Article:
My Teen is Being Bullied. What Do I Do?
Bullying is not a new topic of discussion. It continues to be a prominent problem amongst children and teenagers. Oftentimes, adults are not present when their child is being bullied, and can miss the signs that it is occurring. Moreover, as a parent, it can be difficult to know how to proceed once you discover your teen has experienced bullying. This post serves to briefly inform you of signs to be mindful of and action steps you can take to best support your child faced with bullying.
First, here are some brief descriptions of some of the signs to be aware of:
- Changes in Mood – more anxious, nervous, agitated, aggressive, etc.
- Withdrawing/Isolating – reluctance to go to certain places, no longer spending time with friends or in activities they once enjoyed
- Physical complaints – notice comments of headaches or stomach issues
- Habit changes – significant difference in eating habits and sleeping changes
- School issues – dropping grades, other behavioral patterns such as skipping class, falling asleep in class, or talking back.
As a parent it can feel discouraging when your teen faces bullying. You may not know how best to help them, and unsure of where to turn. Below are some of the things you can be mindful of to effectively support your teen through these difficult experiences.
- Believe them. This is number one because while it seems the most obvious, it is not always the case for some teens. It is easy to dismiss the events as “just playing around” or “they didn’t mean it that way” or “you’re being too sensitive.” Hearing your child and letting them know you are in their corner is a vital first step, regardless of the severity of the bullying. Show them you have their back, and then you can begin to show them different sides to the situation.
- Know your teen. As previously mentioned, changes in mood is a sign of something wrong. If the teen you have known is “suddenly” more moody, disengaged, agitated, or aggressive, chances are there is something going on deeper than biology or teen angst. Know your teen and start a conversation to get to the bottom of their issue.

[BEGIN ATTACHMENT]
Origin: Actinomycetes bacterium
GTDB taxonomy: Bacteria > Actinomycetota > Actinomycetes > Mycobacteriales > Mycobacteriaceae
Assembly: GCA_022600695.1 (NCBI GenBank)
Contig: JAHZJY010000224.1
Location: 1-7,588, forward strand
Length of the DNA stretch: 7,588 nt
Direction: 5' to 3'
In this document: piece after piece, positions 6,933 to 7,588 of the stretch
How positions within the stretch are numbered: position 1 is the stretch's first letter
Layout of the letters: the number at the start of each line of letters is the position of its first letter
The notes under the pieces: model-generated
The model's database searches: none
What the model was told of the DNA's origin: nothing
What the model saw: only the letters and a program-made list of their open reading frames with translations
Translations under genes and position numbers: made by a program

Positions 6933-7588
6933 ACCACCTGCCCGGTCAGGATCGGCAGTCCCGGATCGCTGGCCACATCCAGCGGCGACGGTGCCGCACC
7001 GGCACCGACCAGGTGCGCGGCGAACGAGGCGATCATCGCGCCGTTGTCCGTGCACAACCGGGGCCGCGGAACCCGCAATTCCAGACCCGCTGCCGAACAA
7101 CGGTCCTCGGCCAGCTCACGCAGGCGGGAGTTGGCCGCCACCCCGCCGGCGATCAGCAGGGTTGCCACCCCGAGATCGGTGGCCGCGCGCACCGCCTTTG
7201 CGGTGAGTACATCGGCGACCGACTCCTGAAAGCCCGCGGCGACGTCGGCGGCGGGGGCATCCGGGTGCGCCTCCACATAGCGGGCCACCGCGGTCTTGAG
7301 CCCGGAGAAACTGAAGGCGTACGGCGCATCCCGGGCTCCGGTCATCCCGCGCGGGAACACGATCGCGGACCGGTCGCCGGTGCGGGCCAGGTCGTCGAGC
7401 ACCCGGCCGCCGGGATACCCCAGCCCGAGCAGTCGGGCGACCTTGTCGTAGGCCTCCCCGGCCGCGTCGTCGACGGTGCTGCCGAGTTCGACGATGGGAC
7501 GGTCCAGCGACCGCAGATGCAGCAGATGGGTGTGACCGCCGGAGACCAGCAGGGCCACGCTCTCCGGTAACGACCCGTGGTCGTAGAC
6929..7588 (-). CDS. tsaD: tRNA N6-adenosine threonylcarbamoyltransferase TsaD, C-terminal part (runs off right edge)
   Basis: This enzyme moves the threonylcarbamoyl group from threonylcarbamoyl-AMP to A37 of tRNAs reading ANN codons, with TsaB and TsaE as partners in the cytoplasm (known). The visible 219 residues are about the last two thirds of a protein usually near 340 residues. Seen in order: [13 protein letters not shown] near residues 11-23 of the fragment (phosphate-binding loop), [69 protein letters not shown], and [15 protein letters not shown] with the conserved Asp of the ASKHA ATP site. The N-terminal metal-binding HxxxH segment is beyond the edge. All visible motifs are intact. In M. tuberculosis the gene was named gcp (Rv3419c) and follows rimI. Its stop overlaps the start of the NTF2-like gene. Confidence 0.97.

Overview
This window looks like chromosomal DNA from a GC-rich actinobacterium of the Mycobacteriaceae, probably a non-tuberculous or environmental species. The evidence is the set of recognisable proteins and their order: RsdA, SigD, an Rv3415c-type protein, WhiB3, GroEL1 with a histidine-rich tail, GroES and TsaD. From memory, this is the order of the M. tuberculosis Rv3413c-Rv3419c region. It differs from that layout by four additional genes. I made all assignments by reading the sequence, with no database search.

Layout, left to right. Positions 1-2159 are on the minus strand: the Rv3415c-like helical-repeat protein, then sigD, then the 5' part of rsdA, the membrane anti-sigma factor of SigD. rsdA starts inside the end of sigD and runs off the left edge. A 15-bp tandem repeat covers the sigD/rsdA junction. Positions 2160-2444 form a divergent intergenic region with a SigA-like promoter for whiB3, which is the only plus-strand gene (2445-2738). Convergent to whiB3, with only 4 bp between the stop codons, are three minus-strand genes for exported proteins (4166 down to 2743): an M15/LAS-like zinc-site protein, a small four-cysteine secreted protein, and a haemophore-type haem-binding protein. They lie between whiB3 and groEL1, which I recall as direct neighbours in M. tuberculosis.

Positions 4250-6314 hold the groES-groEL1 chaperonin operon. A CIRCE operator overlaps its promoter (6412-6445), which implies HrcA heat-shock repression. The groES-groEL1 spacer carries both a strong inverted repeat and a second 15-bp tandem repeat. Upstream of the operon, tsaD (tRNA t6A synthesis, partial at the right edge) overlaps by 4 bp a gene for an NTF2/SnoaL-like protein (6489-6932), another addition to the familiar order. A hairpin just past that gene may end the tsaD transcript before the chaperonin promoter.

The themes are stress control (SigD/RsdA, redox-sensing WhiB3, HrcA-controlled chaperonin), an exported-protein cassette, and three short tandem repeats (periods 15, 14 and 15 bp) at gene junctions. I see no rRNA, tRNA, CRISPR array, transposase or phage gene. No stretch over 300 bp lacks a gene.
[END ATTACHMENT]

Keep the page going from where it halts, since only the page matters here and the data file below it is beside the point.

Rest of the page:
- Create a safe environment. Providing an open, engaging environment for your teen, one not void of consequences, but of no fear to bring mistakes and questions, allows them to feel safe enough to tell you what they struggle with. Empathize with what it was like for you as a teen. With not fully developed brains, they do not think anyone, especially you, will understand them. This is why offering unconditional positive regard and empathy will show them you are a trusted space. They will be more likely to engage you in conversation about their issues when they feel safe and are not pushed or bullied by you as well.
- Educate/Encourage them. Teach your teen about assertiveness, respect, and how they do and do not deserve to be treated. Let them know what is happening is not their fault. Then encourage them to help boost their self-esteem, which has likely been affected.
- Research. Understand the various types of bullying. Then look into the school’s policy on bullying and what they do to prevent it and in the event it occurs. Decide whether action through the school is necessary or whether discussing issues with the bully’s parents is the right step.
- Involve them. While they do not get the final say, involving them in some decisions regarding action steps taken will allow them to have a voice and empower them to have a say into their own lives. Ultimately, do what is best to protect them, and explain your reason behind your decision. Open communication is key.
- Monitoring. Set the precedent that when your teen first gets a phone or computer, that you will be monitoring certain aspects of it. This may seem like an invasion of privacy, but also protects them. Trust can be built between you by changing the monitoring boundaries as they age or as reinforcement. Do not allow passcodes you do not know and scan for harmful messaging between peers and also researched topics. There are also various apps you can utilize to aid with this.
- Find a safe person. If your teen struggles to open up to you, or you have difficulty with some of these items, find out a person they feel safe with, or find them a counselor they can speak to about what they are experiencing.
This is a brief overview of ways you can support your teen who is facing bullying. If you would like further support and information there are many resources or you can contact a therapist to learn more how to successfully execute these steps.
– Callie Gross